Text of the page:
Clearly, this is not a formula to prevent recidivism. So many of the inmates had been in and out of the system so many times - for so long - that I coined a term for what turned out to be the majority of the prisoners at MCC. I’d say so-and-so had done the “Grand Tour.” Meaning “they’d been everywhere man, they’d been everywhere.”

And actually, much of the conversation in prison centered around conditions and features in a wide menu of prisons. “When I was on the compound,” or “at Canaan…or Laretto…or Otisville…or Danbury…or Fort Dix,” were words and phrases I constantly heard in prison. Even Paul Manafort’s conversation had that institutionalized feel.

It has occurred to me that making prison an absolutely horrible experience during which inmates are tortured to the point that they’d do anything not to return might prevent recidivism. But it would also induce rioting - and murders - and suicides - and basically, a laundry list of collateral damage I can’t even fathom. Honestly, I don’t have the answer to the recidivism problem. And from my experience in the system, the BOP was as clueless as I - if not more.

I can only report that the issue was not addressed properly where I served my time. And clearly, from the stats, however the BOP is trying to rectify the problem isn’t working particularly well. Thus, we have all those inmates doing the Grand Tour. While I’m confident I won’t be one of them, I can’t say that the majority of my fellow prisoners at MCC can honestly make the same statement. The USA has a problem in this area. And that problem is at least being acknowledged if not rectified. Keeping so many prisoners behind bars is getting too expensive for the American taxpayer. Which is mostly why the situation is being addressed. Sympathy for the devil is in short supply.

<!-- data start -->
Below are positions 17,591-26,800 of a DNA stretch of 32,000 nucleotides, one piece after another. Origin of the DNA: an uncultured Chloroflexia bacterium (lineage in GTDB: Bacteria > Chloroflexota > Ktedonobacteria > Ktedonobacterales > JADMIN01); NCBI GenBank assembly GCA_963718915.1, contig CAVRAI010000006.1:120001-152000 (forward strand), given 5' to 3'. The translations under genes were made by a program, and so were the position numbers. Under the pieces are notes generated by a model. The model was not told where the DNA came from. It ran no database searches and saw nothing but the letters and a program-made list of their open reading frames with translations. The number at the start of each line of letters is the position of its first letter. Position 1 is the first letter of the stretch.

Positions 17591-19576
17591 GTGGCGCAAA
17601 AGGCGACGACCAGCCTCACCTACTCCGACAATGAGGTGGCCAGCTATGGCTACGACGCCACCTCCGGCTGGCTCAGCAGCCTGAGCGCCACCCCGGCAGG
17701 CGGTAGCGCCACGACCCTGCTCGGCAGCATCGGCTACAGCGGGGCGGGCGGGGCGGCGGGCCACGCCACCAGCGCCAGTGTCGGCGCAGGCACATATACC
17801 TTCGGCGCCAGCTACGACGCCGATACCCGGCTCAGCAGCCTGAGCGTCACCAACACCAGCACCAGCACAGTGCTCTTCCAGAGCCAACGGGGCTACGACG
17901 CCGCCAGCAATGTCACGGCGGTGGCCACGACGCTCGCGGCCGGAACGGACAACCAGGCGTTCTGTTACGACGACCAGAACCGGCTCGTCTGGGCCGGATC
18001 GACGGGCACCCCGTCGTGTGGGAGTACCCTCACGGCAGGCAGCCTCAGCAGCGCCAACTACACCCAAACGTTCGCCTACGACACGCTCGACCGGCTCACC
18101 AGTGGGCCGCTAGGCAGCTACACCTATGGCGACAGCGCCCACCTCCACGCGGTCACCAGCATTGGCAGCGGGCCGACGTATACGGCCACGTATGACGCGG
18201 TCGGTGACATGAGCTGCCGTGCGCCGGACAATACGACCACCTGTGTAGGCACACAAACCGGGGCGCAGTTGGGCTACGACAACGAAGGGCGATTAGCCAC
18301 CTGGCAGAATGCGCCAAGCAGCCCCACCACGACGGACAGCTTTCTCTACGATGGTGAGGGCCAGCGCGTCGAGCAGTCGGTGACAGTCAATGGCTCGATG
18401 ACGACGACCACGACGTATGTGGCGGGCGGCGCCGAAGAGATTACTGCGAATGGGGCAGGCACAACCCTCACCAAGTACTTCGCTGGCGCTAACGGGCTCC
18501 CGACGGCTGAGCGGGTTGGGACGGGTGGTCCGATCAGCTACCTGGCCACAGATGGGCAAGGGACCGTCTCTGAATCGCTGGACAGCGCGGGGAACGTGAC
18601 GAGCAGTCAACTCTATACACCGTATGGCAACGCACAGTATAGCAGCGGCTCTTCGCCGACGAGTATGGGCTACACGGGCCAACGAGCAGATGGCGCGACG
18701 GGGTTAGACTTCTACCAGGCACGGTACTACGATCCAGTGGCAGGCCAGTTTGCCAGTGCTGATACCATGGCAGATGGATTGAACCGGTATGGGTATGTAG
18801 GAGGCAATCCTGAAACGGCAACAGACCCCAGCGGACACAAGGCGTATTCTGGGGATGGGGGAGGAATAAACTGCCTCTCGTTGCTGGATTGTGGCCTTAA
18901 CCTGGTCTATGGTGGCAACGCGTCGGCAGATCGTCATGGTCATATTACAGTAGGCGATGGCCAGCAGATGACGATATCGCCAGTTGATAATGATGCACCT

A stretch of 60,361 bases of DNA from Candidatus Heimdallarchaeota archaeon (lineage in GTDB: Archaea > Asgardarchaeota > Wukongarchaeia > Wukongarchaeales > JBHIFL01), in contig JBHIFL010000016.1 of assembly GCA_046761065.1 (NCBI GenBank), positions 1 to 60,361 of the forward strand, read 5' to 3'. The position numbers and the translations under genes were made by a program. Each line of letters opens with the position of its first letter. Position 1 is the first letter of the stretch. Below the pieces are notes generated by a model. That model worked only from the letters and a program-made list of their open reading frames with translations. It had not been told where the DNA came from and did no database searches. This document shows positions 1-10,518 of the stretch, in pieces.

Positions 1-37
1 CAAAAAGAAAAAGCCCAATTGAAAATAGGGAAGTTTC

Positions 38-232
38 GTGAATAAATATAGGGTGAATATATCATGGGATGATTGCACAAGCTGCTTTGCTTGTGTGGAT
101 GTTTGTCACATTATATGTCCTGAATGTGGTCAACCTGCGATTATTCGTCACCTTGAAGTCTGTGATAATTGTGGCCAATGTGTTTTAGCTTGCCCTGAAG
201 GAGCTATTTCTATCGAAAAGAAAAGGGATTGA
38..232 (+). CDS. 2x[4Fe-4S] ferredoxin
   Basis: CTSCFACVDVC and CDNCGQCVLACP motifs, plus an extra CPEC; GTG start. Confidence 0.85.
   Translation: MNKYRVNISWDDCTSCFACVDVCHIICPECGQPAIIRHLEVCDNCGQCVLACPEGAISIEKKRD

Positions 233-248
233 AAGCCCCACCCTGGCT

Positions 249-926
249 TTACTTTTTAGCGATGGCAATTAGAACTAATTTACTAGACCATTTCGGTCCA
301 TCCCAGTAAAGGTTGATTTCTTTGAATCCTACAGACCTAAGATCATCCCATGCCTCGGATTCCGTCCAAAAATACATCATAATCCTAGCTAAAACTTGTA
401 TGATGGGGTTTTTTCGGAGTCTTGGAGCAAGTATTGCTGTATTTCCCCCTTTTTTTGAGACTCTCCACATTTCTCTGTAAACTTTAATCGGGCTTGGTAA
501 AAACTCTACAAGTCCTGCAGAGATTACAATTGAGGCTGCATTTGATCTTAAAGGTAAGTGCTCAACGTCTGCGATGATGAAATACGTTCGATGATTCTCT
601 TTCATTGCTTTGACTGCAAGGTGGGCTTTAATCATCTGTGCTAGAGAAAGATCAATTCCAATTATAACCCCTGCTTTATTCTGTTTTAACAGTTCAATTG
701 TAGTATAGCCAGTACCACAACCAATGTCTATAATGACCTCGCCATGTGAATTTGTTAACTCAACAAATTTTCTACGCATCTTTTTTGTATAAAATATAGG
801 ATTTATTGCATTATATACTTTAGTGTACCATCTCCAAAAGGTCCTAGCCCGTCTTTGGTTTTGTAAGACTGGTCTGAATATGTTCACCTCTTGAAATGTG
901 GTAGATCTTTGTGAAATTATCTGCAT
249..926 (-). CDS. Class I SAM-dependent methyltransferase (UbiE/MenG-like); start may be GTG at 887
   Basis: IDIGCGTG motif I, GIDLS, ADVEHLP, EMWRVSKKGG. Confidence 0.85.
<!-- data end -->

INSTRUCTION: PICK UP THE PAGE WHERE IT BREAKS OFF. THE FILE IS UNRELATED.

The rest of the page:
1 comment:

  1. Take a look at Norway's Halden prison. Maximum security. Compare it to MCC that is "low" security. Halden has no barbed wire or electric fences. All the cells each have their own flat screen TV, mini fridge, toilet with shower, and an unbarred window so you can actually get sunlight. Halden houses murderers and rapists but they are served on normal porcelain plates with actual silverware, the prison has workshops (like actual workshops not like class workshops - a metal shop for example) where prisoners can learn an actual profession. The prisoners get access to the kitchen and a grocery store from which to buy produce to make their own meals and they can receive conjugal visits. The staff is encouraged to develop interpersonal relationships with the inmates to prevent aggression and they actually staff teachers, healthcare workers, even personal trainers. That's how you prevent the grand tour. You treat these people as if they are people that are actually going to be re-entering society because they are and will be rather than just treating prison as human storage. Unfortunately in America, trying to introduce humanity into prison as a politician gets you a free jab from your opponent as being "weak on crime". A country that touts itself as holding Christian values dear but failing at Matthew 5:38-40's turning the other cheek and instead reverting to Hammurabi's eye for an eye or worse.